I'm so excited. The lady is sitting on the side of me that has the broken glasses, but I've stopped caring. I'm so interested in what she has to say about her Life story.

Suddenly, and it was so random, I can't even remember how it dropped into the conversation, the lady says "You know the Archbishop has this welcome home invite campaign going on and I think he means me."

I felt this full weight of heavenly silence come over my soul. Everything excited and animated in me stopped. I listened to her with my whole soul.

Our Archbishop of Washington D.C. has printed invitations for each parishioner to invite a fallen away Catholic home for Easter. There are beautiful engraved invitations which say "Your Catholic family misses you. Please come back to the church" outside every doorway in every church in our diocese.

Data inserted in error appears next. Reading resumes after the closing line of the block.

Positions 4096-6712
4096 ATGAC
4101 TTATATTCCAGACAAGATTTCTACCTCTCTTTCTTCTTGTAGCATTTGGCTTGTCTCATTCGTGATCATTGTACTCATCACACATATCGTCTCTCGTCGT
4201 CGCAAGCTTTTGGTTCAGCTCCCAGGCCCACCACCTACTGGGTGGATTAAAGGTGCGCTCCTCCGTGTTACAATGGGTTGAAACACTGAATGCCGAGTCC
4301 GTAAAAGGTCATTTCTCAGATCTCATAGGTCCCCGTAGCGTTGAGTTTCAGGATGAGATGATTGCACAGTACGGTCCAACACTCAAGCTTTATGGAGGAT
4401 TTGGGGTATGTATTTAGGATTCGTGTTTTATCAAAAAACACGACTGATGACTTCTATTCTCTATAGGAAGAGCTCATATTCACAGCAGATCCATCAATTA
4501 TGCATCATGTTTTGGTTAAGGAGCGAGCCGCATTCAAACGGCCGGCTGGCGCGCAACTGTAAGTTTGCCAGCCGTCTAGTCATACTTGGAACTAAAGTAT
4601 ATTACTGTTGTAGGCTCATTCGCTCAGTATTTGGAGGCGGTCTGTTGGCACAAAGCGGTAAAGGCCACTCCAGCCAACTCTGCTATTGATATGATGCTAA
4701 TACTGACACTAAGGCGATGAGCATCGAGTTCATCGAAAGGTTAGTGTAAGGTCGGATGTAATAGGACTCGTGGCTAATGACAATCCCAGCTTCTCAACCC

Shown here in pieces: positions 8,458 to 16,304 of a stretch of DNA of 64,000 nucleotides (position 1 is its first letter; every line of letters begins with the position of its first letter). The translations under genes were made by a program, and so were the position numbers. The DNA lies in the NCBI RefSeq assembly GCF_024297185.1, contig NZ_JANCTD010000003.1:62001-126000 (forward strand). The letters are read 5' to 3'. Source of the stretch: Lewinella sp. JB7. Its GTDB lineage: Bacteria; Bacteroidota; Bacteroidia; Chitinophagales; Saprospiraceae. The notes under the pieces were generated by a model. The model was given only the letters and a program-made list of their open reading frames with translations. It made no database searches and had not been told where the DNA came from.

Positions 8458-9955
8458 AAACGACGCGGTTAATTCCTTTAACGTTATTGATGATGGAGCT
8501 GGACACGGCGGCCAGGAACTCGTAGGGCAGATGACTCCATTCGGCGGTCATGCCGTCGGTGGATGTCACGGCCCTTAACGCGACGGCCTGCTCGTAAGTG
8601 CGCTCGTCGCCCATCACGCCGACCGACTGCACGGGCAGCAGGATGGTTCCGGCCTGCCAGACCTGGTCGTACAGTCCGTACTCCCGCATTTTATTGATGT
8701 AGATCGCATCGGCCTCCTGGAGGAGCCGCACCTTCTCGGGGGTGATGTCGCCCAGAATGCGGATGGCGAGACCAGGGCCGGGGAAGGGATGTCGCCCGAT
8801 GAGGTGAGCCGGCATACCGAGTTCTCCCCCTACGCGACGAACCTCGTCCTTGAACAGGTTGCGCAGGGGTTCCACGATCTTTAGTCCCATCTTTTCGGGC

For someone to say that "I think this campaign means me," means something profound.

Out came this story, in the middle of a normal middle school hallway, of this woman who married her college sweetheart and stopped receiving the Eucharist 23 years ago.

She mentioned that "someone said that it would be easy to get approval for my marriage to a Jewish man."

I nodded.

The lady immediately got all agitated. "I believe that rules are rules. I don't take the Eucharist lightly. I don't just want to shop around with various priests and find one who will say what I want to hear."

I smiled. That's exactly the answer the church longs to hear. At the same time, as a former prodigal daughter myself, I also know how simple the "rules" are to convalidate marriages and how much God is the father longing to hug a returning prodigal daughter.